Sure it means you're hungry for lunch at 9-10 am and that's weird, but the overall effect on your health is impossible to disregard. Even if I had superpowers and stayed up late woking on INDEH I'd still never have turned it in on time. I was producing someday as much as five or seven pages of fully finished lettered and printable pages of art every two days waking up early. It was exhausting, but like the kind of exhaustion a nap can solve, not the bone burning tongue-wagging hellscape you enter when you've clocked the same hours late into the night. Humans are daytime animals, even we natural night owls must accept this. Your pals scoff at your crashing out around 10pm where they're just getting started? Just wink at em and walk away knowing you're doing it better and in the end, your tortoise will totally crush those obnoxious rabbits at the finish line. Seriously- try this out for a week and see if it doesn't change your thinking. You don't like it, switch back. But I think you'll dig it. Even after I turned in the book, I'm still on this schedule. This is my new schedule now, (though not the seven day a week thing. that sucks and should never happen).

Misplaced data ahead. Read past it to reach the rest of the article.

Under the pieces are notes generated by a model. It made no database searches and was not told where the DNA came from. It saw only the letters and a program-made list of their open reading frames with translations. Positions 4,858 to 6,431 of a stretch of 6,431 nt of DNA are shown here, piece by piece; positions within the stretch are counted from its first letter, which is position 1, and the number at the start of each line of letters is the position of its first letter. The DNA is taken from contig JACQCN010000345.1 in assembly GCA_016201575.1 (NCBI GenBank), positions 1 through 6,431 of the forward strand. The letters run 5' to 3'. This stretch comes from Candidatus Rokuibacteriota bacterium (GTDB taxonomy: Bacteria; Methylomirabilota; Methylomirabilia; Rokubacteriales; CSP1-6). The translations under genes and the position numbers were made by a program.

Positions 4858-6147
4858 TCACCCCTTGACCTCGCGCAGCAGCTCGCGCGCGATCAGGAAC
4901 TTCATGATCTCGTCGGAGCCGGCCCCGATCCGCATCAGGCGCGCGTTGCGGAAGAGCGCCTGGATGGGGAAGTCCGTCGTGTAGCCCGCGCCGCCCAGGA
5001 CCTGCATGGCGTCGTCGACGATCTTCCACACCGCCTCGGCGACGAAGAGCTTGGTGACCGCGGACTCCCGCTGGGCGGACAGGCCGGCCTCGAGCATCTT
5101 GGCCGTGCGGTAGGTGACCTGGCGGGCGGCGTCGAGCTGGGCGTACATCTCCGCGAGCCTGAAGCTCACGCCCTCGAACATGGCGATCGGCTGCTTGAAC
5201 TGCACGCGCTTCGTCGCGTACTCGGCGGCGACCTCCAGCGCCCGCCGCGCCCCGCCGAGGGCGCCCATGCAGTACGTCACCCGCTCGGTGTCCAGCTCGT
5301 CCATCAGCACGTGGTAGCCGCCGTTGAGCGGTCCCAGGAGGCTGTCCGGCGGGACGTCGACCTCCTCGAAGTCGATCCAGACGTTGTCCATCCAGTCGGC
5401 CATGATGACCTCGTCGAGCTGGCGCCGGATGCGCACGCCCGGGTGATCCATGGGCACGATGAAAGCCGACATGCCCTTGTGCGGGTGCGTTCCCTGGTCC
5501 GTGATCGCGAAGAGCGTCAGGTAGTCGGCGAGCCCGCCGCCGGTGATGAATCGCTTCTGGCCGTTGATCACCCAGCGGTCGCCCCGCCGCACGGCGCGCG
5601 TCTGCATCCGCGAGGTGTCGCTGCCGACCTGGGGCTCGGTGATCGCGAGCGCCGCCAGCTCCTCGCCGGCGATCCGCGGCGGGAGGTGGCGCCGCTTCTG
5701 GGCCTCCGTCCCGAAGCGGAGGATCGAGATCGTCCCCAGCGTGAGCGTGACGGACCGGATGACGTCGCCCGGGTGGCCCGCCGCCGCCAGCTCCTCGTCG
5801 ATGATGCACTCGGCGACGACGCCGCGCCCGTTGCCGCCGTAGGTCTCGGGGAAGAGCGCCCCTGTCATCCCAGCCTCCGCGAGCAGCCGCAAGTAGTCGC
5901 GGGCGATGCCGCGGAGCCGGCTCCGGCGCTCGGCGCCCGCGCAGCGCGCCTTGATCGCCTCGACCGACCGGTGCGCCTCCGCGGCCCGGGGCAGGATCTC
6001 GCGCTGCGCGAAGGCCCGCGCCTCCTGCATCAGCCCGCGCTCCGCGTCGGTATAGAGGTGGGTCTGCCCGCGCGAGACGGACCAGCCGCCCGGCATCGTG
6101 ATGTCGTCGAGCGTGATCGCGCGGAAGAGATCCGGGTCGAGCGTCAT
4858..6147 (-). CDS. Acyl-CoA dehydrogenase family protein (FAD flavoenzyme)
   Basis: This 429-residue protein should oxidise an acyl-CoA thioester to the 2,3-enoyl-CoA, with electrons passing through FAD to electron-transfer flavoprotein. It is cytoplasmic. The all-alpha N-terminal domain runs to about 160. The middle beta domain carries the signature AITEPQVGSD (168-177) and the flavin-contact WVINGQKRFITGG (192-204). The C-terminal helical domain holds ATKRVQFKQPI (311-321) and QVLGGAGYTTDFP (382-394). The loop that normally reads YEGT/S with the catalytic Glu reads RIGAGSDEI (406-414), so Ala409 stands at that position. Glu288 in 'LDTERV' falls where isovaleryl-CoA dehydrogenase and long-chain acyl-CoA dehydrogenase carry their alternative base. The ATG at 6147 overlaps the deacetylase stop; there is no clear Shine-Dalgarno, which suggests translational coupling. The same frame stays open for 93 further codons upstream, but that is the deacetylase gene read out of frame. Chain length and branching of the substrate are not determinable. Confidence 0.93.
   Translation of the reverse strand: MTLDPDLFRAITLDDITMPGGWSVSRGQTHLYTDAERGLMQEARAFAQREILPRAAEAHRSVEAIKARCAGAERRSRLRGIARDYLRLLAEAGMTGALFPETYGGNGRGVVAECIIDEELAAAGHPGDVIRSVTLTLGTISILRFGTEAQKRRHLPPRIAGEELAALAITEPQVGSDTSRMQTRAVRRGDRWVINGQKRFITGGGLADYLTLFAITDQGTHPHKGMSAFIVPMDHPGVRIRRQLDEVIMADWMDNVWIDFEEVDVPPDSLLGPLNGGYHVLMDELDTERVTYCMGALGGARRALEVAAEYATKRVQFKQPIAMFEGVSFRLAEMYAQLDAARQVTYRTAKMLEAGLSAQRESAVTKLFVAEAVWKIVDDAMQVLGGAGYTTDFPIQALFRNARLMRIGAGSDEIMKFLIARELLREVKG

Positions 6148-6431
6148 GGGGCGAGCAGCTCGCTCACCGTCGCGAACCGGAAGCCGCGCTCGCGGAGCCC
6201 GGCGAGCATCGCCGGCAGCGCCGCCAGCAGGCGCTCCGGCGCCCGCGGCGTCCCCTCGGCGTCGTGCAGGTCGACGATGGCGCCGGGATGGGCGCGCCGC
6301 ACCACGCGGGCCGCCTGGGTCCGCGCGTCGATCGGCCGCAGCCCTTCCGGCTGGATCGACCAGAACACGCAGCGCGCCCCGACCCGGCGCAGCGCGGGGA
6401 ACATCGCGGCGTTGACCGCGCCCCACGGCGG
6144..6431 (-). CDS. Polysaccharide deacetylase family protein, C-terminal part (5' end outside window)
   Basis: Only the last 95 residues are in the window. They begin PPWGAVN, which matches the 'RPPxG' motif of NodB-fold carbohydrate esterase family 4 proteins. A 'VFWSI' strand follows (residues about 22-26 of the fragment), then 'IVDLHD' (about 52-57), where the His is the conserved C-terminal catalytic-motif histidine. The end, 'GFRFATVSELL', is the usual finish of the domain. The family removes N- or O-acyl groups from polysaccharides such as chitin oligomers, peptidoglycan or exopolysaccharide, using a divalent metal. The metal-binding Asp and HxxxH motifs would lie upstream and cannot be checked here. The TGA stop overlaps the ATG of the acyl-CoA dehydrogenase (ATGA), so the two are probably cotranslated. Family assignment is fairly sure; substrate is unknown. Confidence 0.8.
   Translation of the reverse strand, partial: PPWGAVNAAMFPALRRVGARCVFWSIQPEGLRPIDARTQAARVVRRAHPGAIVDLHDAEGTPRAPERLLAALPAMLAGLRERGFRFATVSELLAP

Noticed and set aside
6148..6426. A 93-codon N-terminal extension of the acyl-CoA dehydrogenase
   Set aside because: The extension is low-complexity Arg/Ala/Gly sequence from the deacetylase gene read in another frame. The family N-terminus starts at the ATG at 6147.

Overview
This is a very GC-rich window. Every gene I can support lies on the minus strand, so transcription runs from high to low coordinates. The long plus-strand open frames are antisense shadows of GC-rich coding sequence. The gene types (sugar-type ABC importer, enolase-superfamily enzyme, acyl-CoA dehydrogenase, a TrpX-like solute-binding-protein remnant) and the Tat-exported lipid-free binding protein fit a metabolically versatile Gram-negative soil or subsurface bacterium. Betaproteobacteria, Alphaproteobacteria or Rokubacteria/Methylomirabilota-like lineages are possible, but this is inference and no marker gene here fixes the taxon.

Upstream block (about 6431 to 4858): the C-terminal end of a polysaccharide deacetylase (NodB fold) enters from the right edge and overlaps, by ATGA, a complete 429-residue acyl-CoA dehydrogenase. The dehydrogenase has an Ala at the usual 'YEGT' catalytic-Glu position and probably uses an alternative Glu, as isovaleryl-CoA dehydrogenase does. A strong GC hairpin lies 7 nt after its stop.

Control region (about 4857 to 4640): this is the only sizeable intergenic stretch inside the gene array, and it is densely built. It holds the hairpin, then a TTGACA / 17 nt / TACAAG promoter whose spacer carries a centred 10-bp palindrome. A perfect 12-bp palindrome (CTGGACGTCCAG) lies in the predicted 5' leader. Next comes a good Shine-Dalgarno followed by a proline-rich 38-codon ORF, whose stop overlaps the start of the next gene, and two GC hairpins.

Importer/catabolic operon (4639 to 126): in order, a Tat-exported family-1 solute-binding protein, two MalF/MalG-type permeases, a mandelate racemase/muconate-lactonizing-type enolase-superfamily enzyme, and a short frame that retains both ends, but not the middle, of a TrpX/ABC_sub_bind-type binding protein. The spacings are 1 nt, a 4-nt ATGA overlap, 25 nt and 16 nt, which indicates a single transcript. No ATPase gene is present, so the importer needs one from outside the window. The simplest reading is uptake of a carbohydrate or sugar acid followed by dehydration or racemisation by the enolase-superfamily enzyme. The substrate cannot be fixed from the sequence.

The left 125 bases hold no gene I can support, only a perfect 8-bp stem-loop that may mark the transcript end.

Link here.

Let us all pause for a moment of silence while we ponder "five or seven pages of fully finished lettered and printable pages of art every two days." Holy shit. I think he's talking about black and white art, not full color, but still! I bow to you, Greg Ruth.

Changing work hours made a lot of sense to me, and I thought why not try it for a week? And I was pleasantly surprised at how much more I was able to accomplish when doing the work at the beginning of the day instead of the end of the day. And if I need a short nap in the afternoon I don't feel guilty about taking one. I'm in the third week of this experiment, and it seems to be sticking.